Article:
Hikaru no Go, Vol. 17
By Yumi Hotta and Takeshi Obata
Published by Viz Media
Warning: This review contains spoilers for volumes fifteen and above.
At the end of volume sixteen, having reluctantly agreed to a game with Isumi, Hikaru finally found Sai in the most obvious place of all: his own game. This volume opens with Hikaru tearfully facing that truth as well as the realization that the best way for him to honor Sai is to continue to play Go. With this new determination, Hikaru confronts Akira after a match (one that has raised Akira into the Hon’inbo League) to inform him of his return. Fortunately, a match between the two of them is already on the schedule, one which they both anticipate eagerly.
Meanwhile, higher-ups in the Go Association, the upper echelon of pros, and members of the press dedicated to the game are all getting excited about the “new wave” of powerful young players rising up in the ranks, viewing it as both a personal call to arms (in the case of the pros) and a much-needed potential for revival of the game in Japan. As Hikaru and Akira finally face each other over the goban for the first time in over two years, rumors of their rivalry re-emerge among the other players, feeding this new excitement.
After volume sixteen’s shift in focus, it is exciting to be back in Hikaru’s thrall once more. Having recovered his true energy, he pulls the story along at full speed, so much so that it almost feels like Akira must come after him rather than the other way around. It is a real pleasure to see these characters on track together again–their rivalry rendered nearly poetic by the likes of Hon’inbo title holder Kuwabara, who sees Hikaru and Akira as equally gifted geniuses, dependent on each other in their quest for the “divine move.”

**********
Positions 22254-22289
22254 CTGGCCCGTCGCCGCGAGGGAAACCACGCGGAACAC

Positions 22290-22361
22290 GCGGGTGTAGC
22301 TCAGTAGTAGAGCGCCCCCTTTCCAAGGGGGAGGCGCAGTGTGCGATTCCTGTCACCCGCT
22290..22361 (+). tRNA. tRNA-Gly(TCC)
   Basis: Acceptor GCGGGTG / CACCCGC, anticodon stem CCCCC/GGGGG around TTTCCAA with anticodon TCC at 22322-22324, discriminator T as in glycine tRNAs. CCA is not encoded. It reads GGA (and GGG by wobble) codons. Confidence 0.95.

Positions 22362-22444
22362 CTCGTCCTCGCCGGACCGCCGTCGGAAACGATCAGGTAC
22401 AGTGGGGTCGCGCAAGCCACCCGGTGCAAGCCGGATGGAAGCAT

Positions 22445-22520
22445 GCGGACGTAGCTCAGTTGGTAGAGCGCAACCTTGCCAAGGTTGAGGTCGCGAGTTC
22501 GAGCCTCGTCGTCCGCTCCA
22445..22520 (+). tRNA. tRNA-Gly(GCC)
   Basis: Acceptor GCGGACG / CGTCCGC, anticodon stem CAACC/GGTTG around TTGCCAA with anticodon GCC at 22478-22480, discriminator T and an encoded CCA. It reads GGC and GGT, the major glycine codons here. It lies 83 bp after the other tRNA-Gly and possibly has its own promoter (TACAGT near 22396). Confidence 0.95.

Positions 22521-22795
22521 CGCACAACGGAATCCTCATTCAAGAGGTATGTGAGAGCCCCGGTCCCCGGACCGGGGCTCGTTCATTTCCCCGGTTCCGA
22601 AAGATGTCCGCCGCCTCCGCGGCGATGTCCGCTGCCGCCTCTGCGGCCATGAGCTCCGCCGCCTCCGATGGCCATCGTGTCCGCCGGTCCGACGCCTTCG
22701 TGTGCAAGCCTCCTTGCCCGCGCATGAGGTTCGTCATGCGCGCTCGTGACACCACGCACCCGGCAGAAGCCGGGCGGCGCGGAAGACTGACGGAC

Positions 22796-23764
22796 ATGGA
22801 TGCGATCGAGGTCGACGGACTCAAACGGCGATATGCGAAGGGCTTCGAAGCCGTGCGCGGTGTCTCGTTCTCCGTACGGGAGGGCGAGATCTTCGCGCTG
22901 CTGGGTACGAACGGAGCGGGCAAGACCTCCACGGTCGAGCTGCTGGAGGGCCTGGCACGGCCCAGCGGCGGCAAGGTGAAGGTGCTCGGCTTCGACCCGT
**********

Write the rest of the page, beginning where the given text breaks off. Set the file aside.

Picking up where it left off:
What’s especially refreshing about the writing in this series, however, is that even though this rivalry is heralded as something divine in nature, it does not diminish the importance of the story’s many supporting characters, each with his/her own batch of worries and rivalries–not even the students back in the Haze Junior High Go Club–but instead portrays each of them as a vital part of the living, breathing entity that is Japan’s Go. There is such warmth in each chapter as writer Yumi Hotta takes the time to linger over each of the characters’ personal stakes, great or small, and it is this feeling that allows this story to be intensely dramatic and completely down-to-earth, both at the same time.
This volume has a fantastic energy throughout, but the real drama emerges in the penultimate chapter, in which Akira admits to Hikaru that he sees another person inside him, only to be further shocked when Hikaru all but admits it. This leads beautifully into a dream sequence for Hikaru that easily brought me to tears.
Though my consistent recommendation of this series may appear excessive, it has evolved at this point into such a wonderfully crafted story, it’s very difficult to find fault. From its increasingly moving plot to its consistently fantastic artwork, the true elegance of Hikaru no Go continues to impress me with each new volume.
Review copy provided by the publisher.